If you’ve spent any time researching hair products online, you’ve likely come across Olaplex, the haircare line that brings hope to even the most damaged hair.
It is regularly used during and after the dyeing or bleaching process to protect and repair the hair’s disulfide bonds to keep your hair healthy and strong.
Still, Olaplex hasn’t been around for very long, and this means that potential users have lots of questions, one of which is “Does Olaplex have protein?”
In this article, we’ll give you a clear answer to that and answer other related questions you may have about Olaplex and protein.
Table of Contents
- 1 Does Olaplex Have Protein?
- 2 Should You Use Protein Treatments With Olaplex?
- 3 How to Use a Protein Treatment With Olaplex
- 4 Can Olaplex Cause Protein Overload?
- 5 When to Use Olaplex vs. a Protein Treatment
- 6 Pros and Cons of Olaplex
- 7 Pros and Cons of Protein Treatments
Does Olaplex Have Protein?
Some Olaplex products include small amounts of protein. For protein-sensitive naturals everywhere, the thought of applying a protein-laden product on your tresses may send shivers up your spine.
And even if you don’t have protein sensitivity, you’ve still got to be really careful with protein, as it can wreak havoc if used too often on any hair.
So, here’s the deal: not all of Olaplex’s products contain protein and the ones that do only contain trace amounts of it.
Bonafide protein treatments tend to have a considerable portion of protein in their formula – you won’t find that in Olaplex products. So, you can rest assured that Olaplex is not a protein treatment by any stretch.
Why People Believe Olaplex Is a Protein Treatment
Contrary to the truth, people often get the wrong impression that Olaplex is a protein treatment. Here, we’ll tell you why.
One of Olaplex’s main purposes is to rebuild the hair’s strength and physical structure via protecting and reconstructing disulfide bonds (in proteins). People assume that because the product makes protein bonds, it must be a protein treatment.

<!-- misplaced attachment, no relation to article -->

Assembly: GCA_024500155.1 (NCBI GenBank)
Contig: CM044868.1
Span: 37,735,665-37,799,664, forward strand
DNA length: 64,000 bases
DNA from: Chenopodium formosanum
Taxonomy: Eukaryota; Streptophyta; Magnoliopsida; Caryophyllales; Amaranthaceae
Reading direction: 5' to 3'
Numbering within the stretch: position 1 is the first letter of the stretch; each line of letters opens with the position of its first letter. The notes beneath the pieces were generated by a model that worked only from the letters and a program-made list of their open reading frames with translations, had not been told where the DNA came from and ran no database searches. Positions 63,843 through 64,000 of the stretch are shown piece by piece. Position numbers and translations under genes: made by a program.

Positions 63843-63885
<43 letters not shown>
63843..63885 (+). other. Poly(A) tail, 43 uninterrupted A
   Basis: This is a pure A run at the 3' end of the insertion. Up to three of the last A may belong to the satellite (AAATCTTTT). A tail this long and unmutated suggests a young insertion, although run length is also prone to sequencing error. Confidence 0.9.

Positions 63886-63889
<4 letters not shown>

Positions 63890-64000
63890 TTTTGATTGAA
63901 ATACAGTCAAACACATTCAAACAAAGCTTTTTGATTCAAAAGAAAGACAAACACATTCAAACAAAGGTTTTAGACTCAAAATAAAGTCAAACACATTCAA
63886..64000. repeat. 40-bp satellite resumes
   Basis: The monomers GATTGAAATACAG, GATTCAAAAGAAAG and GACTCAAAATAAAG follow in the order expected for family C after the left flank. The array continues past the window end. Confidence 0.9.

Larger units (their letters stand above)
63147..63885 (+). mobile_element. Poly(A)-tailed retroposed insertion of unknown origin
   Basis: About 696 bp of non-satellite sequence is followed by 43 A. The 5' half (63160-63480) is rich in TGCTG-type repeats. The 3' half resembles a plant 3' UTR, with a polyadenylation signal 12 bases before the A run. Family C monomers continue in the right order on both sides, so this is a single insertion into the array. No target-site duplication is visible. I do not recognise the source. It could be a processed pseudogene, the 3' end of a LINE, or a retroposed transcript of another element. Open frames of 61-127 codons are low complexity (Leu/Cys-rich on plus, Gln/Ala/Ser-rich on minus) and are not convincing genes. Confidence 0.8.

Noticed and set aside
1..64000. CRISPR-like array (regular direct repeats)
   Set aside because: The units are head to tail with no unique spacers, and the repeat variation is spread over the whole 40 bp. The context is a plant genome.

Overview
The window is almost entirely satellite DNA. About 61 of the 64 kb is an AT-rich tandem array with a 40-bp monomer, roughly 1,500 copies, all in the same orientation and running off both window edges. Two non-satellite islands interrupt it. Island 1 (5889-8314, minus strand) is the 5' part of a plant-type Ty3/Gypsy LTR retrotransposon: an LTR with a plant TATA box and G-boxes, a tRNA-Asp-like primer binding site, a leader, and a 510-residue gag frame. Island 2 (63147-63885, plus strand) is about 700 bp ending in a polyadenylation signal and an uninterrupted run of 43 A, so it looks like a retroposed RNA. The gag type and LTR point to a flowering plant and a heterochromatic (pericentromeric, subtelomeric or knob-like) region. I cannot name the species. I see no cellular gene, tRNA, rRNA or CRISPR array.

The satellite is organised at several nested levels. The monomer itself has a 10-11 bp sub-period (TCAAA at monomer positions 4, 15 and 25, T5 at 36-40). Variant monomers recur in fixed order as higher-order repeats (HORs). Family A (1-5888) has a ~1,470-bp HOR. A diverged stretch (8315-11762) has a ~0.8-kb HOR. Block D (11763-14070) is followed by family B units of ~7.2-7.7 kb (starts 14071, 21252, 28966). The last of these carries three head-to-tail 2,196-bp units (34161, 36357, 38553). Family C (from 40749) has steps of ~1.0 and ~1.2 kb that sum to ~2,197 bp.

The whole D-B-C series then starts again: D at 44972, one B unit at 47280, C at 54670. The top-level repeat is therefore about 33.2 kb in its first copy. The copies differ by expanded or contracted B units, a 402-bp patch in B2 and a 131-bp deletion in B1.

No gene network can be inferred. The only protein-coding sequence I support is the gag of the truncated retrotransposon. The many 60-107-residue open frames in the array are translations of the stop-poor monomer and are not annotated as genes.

Others believe this because of the all-too-common phenomenon of internet misinformation. It only takes one misinformed person to start a rumor.
Should You Use Protein Treatments With Olaplex?
Now that you know that some Olaplex products contain protein (though not much), it’s natural to wonder whether you still need protein treatments as part of your regular hair regimen. We’ll get into that here!
If you’ve used an Olaplex treatment and your hair isn’t showing signs that it needs protein, you can forego your protein treatments entirely. You don’t need to supplement your hair with protein if it’s already in good condition and its structure is intact.
You only need protein if your hair shows these signs:
- Lack of elasticity – Your hair has lost its ability to stretch, so it snaps under very little tension. Your natural curl pattern may lose its shape as well.
- Gummy or sticky hair – After chemical treatments (like bleaching), it’s not uncommon for the hair’s protein bonds to break, giving way to sticky, gummy hair that’s nearly impossible to dry.
- Your hair’s porosity has increased – Over time, if you put your hair through the wringer with chemicals, you’ll notice a difference in your hair. It may become high porosity, where the hair strands easily absorb moisture but release it soon after. This leads to dry, crispy strands that are prone to brittleness and breakage.
If you’re using Olaplex on a regular basis and implementing a solid hair care regimen that prioritizes moisture, you aren’t very likely to have these issues.
In that case, you won’t need protein treatments. But, if at any time, you notice the above signs, you’d do well to consider a protein treatment.
How to Use a Protein Treatment With Olaplex
When you first start to use Olaplex and make positive changes for your hair, you may consider using a protein treatment in addition to Olaplex.
Experts recommend not using protein treatments with Olaplex, but you can use them in-between your Olaplex treatments to replenish your hair’s protein levels.
Some have tried using protein treatments and Olaplex together and ended up with disastrous results. This is not to say that you will definitely end up with damaged hair, but it’s a real possibility.